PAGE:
- The ultimate way of accomplishing this is by hosting in-person events. Even if an organization is spread across the country, it is possible to have regional conferences, meetings, or just get-togethers. Leadership should always be there with a goal of getting to know individual members on a personal level.
- Regular surveys are also a good idea. If these are crafted effectively, they can assist an organization in getting valuable insight into what members want and don’t want. This information should be stored, organized, and analyzed, which is easiest to do on a member management platform. And most importantly, the feedback should be acted on.
- Finally, create a strong social media presence that interacts with members and encourages them to engage, both with the organization and with each other.
3. Unbalanced Approach To Member Engagement
Member engagement takes balance, especially in regards to the engagement buttons organizations push and methods they use. Some organizations are more traditional. They have always used certain events and forms of communication. These methods work well enough so the association is against changing things up. This is a mistake. Members are going to get bored, especially in a world that is quickly advancing in terms of technology. Organizations should aim to add new programs, systems, or forms of communication. Some approaches won’t work. Members just won’t care for them. But other will and members will get excited about how these programs and offerings could grow in the future.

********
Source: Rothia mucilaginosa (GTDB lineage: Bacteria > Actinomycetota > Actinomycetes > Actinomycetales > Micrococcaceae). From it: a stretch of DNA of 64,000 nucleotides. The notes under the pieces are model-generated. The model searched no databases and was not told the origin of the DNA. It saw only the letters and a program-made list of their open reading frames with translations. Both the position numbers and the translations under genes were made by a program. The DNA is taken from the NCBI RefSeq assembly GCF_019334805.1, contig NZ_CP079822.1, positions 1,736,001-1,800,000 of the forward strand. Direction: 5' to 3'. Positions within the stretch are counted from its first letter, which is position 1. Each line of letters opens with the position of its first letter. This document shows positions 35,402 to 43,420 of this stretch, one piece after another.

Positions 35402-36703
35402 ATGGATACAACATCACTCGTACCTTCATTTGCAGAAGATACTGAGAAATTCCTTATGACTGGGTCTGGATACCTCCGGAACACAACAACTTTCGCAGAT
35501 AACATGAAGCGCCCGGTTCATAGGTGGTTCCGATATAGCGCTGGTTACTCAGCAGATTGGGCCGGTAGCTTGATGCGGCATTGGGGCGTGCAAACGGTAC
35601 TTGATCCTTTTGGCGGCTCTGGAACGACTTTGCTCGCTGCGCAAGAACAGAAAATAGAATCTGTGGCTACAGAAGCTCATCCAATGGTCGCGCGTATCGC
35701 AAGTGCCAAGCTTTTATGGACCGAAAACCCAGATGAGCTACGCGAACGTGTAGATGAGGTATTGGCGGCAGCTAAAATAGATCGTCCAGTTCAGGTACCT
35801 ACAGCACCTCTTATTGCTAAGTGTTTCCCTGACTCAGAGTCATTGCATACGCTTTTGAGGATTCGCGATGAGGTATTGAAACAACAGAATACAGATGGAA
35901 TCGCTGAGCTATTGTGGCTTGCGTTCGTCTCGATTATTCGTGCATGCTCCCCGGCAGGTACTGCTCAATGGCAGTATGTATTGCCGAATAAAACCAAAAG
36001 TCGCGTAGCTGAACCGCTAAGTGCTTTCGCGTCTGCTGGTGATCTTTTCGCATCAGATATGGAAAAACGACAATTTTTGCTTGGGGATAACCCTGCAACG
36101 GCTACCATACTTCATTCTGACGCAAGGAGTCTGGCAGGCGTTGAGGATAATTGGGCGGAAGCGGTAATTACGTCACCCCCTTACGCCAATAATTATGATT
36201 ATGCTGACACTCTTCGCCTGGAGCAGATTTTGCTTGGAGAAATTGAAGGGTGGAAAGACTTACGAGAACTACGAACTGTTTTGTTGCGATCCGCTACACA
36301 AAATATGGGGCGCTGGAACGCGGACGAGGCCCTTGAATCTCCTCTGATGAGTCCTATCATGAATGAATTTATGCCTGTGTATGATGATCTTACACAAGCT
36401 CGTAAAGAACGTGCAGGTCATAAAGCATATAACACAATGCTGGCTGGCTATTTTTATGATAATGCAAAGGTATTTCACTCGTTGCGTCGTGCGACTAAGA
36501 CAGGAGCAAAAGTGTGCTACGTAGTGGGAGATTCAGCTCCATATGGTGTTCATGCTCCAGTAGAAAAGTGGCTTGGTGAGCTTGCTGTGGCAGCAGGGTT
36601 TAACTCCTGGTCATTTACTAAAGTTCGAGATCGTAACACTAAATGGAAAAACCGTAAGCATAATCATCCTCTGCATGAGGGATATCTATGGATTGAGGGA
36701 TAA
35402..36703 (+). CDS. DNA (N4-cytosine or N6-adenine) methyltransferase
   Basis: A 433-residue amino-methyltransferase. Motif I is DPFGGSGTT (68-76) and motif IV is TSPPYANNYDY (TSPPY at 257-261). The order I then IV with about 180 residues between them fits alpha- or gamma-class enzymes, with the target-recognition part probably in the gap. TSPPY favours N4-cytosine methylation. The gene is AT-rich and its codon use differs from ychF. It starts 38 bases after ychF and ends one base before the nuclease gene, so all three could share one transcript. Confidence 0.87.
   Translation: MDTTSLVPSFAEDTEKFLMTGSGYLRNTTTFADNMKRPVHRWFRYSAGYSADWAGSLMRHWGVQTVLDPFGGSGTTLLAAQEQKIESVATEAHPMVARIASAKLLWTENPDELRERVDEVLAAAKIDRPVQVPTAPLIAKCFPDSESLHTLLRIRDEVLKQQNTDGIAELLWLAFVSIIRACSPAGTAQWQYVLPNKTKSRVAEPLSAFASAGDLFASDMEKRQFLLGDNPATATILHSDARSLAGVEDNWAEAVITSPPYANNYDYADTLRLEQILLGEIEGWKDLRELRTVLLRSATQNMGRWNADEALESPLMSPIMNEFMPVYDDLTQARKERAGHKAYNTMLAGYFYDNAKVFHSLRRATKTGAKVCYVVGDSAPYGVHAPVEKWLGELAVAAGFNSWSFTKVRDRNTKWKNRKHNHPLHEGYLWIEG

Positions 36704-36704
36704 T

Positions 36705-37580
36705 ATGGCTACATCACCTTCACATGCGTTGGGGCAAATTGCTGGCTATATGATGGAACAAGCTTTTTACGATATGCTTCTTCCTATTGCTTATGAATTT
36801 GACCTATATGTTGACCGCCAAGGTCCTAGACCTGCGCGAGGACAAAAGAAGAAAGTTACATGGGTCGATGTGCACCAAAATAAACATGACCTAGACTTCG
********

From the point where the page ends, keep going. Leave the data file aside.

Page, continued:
This does not mean, however, that organizations should jump on every trend. When professional organizations do this, it can make them look confused or lost. Members never know what to expect—and not in a good way. The association’s schedule should be reliable. Members should know that a specific event will take place on a regular basis or that certain information will be released every so often. Organizations should maintain several regular features alongside any new programs that they choose to try out.
And before deciding on any new program, event, or project, organizations need to make sure that it fits two criteria. The first is that there is enough time and talent to make it a success. The second is ensuring that the project itself, as well as any end product that it will produce, is aligned with the organization’s mission and vision.